The first week of October every year is celebrated as Wildlife Week. The aim of this week is to make people aware about the dangers animals are facing today and the need for conservation strategies.
With Wildlife Week 2020 approaching, I think it’s as good a time as any to discuss human-wildlife conflicts. It’s a problem that is not unique to any place in the world; from India to Africa to North America, every major human population in the world has this conflict going on. Any place where you have a human habitation overlapping a natural landscape, you are bound to encounter some form of human-wildlife conflict. The problem often slips under the radar, but has been causing huge monetary losses to every country.
Human wild-life conflict has been defined by many organizations. Two of them are-
Human-wildlife conflict occurs when wildlife requirements encroach on those of human populations, with costs both to residents and wild animals (IUCN 2005).
“Human-wildlife conflict occurs when the needs and behavior of wildlife impact negatively on the goals of humans or when the goals of humans negatively impact the needs of wildlife (5th annual World Parks Congress).
It makes sense to dwell on these two definitions for a minute. The first one, defined by IUCN (International Union for Conservation of Nature and Natural Resources), has clear undertones indicating that it’s the animal’s fault for causing the conflict. That cannot be further from the truth. While they are responsible for instigating a fight due to their natural behavior, is it really their fault?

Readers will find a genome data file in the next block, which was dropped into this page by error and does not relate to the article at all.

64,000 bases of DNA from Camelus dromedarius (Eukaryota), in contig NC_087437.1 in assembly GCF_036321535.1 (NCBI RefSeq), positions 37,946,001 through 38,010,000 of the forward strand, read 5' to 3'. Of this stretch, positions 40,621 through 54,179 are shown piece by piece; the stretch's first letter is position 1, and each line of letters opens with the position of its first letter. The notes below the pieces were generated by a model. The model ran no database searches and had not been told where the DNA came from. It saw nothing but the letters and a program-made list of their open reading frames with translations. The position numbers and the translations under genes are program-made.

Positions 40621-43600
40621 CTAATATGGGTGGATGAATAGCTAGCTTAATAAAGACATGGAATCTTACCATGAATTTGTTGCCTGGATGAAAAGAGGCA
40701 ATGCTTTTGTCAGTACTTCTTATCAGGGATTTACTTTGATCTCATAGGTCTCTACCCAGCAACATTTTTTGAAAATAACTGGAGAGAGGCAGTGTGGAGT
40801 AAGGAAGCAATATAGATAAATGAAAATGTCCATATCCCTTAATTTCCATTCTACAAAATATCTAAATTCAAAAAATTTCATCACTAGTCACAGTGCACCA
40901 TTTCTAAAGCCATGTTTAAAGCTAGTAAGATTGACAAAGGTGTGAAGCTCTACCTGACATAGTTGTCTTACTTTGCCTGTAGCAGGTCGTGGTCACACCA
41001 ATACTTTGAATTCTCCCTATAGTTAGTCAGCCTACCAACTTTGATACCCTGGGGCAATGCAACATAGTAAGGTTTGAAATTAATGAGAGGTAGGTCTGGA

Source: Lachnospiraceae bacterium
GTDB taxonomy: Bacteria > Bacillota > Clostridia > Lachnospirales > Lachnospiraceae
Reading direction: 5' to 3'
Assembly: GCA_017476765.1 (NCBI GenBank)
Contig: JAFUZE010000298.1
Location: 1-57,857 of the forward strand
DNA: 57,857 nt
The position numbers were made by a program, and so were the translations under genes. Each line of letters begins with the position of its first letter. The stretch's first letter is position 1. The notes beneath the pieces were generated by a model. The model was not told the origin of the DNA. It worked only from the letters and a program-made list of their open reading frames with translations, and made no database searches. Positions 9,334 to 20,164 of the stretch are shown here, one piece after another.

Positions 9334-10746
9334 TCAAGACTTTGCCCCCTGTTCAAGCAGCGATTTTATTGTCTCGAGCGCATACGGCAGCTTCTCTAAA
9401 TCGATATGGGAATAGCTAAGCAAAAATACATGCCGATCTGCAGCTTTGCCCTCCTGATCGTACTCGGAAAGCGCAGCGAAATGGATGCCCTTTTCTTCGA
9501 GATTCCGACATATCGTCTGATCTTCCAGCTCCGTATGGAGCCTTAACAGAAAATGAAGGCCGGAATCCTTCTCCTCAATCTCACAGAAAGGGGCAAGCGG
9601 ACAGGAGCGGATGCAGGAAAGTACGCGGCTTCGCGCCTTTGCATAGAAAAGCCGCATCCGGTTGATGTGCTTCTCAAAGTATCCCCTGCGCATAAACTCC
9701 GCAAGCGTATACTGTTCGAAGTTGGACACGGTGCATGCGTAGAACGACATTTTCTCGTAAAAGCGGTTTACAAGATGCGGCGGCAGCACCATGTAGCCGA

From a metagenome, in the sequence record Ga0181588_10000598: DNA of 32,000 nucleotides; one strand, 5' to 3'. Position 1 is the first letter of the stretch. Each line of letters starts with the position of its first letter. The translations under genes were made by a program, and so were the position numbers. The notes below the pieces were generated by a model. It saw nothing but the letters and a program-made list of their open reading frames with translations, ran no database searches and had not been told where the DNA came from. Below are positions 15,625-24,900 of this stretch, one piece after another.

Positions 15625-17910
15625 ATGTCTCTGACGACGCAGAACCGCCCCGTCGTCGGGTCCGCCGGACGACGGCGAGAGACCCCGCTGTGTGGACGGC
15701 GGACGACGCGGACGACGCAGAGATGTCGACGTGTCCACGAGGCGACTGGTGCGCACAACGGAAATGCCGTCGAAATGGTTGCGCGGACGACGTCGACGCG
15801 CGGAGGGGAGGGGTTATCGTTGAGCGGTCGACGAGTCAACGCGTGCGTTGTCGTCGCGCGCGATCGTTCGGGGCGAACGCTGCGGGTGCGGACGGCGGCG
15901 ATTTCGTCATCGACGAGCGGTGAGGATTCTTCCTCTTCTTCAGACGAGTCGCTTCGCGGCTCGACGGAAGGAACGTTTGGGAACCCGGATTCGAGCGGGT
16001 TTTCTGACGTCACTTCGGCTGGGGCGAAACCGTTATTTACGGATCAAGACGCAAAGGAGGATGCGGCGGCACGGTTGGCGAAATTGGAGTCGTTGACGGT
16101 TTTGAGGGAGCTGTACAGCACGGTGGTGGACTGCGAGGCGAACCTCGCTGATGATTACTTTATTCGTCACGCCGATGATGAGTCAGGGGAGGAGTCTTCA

You know as well as I do that it is humans who start the conflict by mindlessly expanding into the animals’ habitats. That is why it’s called HUMAN-wildlife conflict (humans are placed first in the term).
The second definition, is more well rounded, because it involves both facets; wildlife negatively impacting humans and humans negatively impacting wildlife needs.
From my understanding of the situation, human-wildlife conflict is any interaction between animals and humans that can cause negative impact on one or both parties.
The conflict happens in many scales. The classical scenario is of a tiger/leopard entering agricultural lands and feeding on livestock and injuring and/or killing humans who try to ward them off. But other kinds of conflicts do exist. For example, people warding off pigeons from laying eggs on their window sills is a type of human-wildlife conflict. You wouldn’t think twice before doing this, would you? But for the pigeon, it’s a major problem because she has to lay her eggs and keep them safe! Similar interactions occur in urban landscape between humans and squirrels, bees and birds.
On a slightly larger scale, you have conflicts where wild animals enter human lands because of competition, lack of food or tastier alternative into human land on the edges of a natural forest. The losses suffered are both ways here; on some days, the animal wins and goes off triumphant while on other days, humans manage to capture and kill the animal.
On a much larger landscape, we have conflicts arising directly due to human encroachment on natural land. Deforestation, highway construction through natural habitats, expansion of agricultural land causes conflicts where, more often than not, the animals suffer.
Human-wildlife conflicts make a conservationist’s life very difficult. When conservationists work really hard to protect wildlife, often by educating locals about their importance and setting up programs to help communities live harmoniously, their success increases animal populations, which eventually end up entering human space and damaging human property. This angers locals and pushes them to take drastic measures—against the animals and the conservationists.
There is no permanent solution to the conflicts between humans and wildlife. Competition is the law of nature. Nevertheless, it is important to understand the dynamics of the conflict so as to mitigate them. It will go a long way in reducing massive economic loss to humans and massive loss of life to the animals. In the end, resolving these conflicts will help conserve the world’s biodiversity.
Never forget the words of this woman, who lives on the edge of the Bandipur National Park in India. Every year, pig raids destroy the crops on her farm. When asked if this made her angry, she replied, “This is as much their home as it is ours.”